When I first joined IGT I set what I thought was a lofty goal for myself. I had just had come off a Youtube channel swept up in a bot wipe. I told myself I would review every game that I had received a code for to do Let’s Play videos with. I burst through that wall, but there was one game that got left behind. Atooi had Chicken Wiggle Workshop announced for a while. I decided that I would wait for the remaster, and review the game later in 2018. A recent announcement was made that Chicken Wiggle Workshop was being pushed to 2020. I have to come upfront, and say that I have a lot of love for the guys at Atooi. So I want to disclose any potential bias that could show immediately.
Chicken Wiggle, on the surface, looks like a retro throwback platformer, with a stage builder tacked on to it. Appearances can be deceiving, and Chicken Wiggle definitely deceives. The game looks, and feels, like something right off of the Game Boy Advance. As someone who grew up with early era Nintendo DS, it was very nostalgic the first time I played it. It presents itself in a fairly different way than Atooi’s flagship, Mutant Mudds. It doesn’t feel like it’s trying to be nostalgic, it just feels like a game chose a great art-style.
Level design was tight, easy to understand, and fun. Out of every level in the game, there were only two I disliked. Chicken Wiggle promotes patience and mechanic mastery. Every time I tried to scrape by with speed, I’d die. The game is designed explicitly to have you go through levels as Atooi intended you to. There’s never any room to break the levels in unintended ways.
Chicken Wiggle has a very different set of movement options than a typical platformer. Without any power-ups, you can attack with A, jump with B, and shoot Wiggle out with Y. Wiggle can attach onto specific types of walls. You can stick to a wall you hit above you, or fly at a wall from the side. Wiggle can also stun enemies, or remove protective gear from them. There are a few power-ups, mostly they’re simple upgrades. The stand-outs for me were infinite flight and the ghost power-up.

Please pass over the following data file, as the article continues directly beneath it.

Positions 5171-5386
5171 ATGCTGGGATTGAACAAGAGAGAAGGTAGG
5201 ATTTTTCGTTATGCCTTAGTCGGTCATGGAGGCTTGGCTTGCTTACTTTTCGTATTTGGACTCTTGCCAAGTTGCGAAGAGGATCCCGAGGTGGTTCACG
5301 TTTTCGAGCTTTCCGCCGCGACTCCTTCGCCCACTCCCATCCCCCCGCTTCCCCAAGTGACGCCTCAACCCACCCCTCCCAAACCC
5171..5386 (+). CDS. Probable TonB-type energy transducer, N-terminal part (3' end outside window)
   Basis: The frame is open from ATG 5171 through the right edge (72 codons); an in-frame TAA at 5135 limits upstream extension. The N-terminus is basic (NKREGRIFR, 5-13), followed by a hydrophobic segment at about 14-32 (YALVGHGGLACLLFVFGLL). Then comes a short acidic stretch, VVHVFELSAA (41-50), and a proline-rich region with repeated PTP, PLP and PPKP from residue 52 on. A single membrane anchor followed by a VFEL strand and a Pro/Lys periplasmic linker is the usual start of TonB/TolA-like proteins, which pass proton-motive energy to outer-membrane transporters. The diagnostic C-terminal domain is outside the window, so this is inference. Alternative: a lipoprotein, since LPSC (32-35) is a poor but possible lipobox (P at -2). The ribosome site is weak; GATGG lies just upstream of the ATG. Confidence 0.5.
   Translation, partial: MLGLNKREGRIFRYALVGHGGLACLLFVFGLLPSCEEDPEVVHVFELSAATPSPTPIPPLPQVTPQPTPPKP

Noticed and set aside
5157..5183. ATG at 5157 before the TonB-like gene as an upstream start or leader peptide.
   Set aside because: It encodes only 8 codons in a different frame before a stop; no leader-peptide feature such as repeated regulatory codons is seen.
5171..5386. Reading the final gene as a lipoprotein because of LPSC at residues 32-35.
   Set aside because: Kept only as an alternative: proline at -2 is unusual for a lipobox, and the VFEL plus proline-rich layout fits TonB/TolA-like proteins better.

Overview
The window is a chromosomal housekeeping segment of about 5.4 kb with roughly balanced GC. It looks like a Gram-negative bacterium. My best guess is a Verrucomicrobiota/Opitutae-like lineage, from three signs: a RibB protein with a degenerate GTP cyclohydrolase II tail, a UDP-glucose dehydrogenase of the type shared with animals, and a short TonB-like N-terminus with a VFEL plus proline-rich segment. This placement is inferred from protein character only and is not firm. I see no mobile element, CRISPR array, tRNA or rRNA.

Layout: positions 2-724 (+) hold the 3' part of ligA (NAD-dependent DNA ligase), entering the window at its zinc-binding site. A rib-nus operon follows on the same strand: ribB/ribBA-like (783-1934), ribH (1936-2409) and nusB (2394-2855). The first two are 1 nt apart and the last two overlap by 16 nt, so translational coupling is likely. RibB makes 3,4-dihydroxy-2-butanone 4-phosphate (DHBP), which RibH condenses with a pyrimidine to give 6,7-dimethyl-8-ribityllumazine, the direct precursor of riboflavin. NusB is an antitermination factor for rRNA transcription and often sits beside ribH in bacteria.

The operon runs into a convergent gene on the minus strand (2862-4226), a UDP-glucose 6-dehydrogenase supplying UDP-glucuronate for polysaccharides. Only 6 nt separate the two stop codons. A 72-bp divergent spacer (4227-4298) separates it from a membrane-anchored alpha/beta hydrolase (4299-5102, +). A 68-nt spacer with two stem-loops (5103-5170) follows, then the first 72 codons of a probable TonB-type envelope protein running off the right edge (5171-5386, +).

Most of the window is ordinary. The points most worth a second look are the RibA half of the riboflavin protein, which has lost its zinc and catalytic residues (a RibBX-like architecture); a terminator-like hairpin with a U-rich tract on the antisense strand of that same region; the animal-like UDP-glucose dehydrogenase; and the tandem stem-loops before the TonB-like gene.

I rarely ever felt like the game had screwed me over. I always felt completely in control of my character. Very few times did I feel latching screwed me over. There were a few scenarios in the final world where timing was way too tight in my opinion. This includes the final boss itself, which I won’t spoil for you.
Chicken Wiggle’s building system is in-depth. It allows you to do everything that the designers could themselves. However, I found it incredibly hard to break into. I spent a good 4 hours just figuring menus out. The level builder isn’t as good as Mario Maker, but it certainly doesn’t feel like a cash in. UI definitely could’ve been improved, but I can’t nitpick it too much. My favorite part of the editor was a filling tool. As someone who put five hundred hours into Mario Maker on Wii U, I could not appreciate it enough. It’s such a simple concept, but I believe it definitely put Chicken Wiggle’s editor on a higher level than many other indie level editors. I will celebrate that single design choice all the way to Workshop’s release.
All in all, I enjoyed my time with Chicken Wiggle. It was a neat little send-off to the Nindie’s of the Nintendo 3DS. I’m not sure if I would recommend buying it currently. It was definitely a hidden gem of the Nintendo 3DS’s last legs, but it will soon have another chance on the Nintendo Switch. My choice would most definitely be waiting for the Nintendo Switch remaster. However, if you’re the type who enjoys seeing the original version, you cannot go wrong with Chicken Wiggle.
Chicken Wiggle was developed by Atooi
Available on Nintendo 3DS
Available for $14.99
A 3DS review copy was purchased by the reviewer.
supiroguy has awarded Chicken Wiggle the Indie Gamer Team Seal of Approval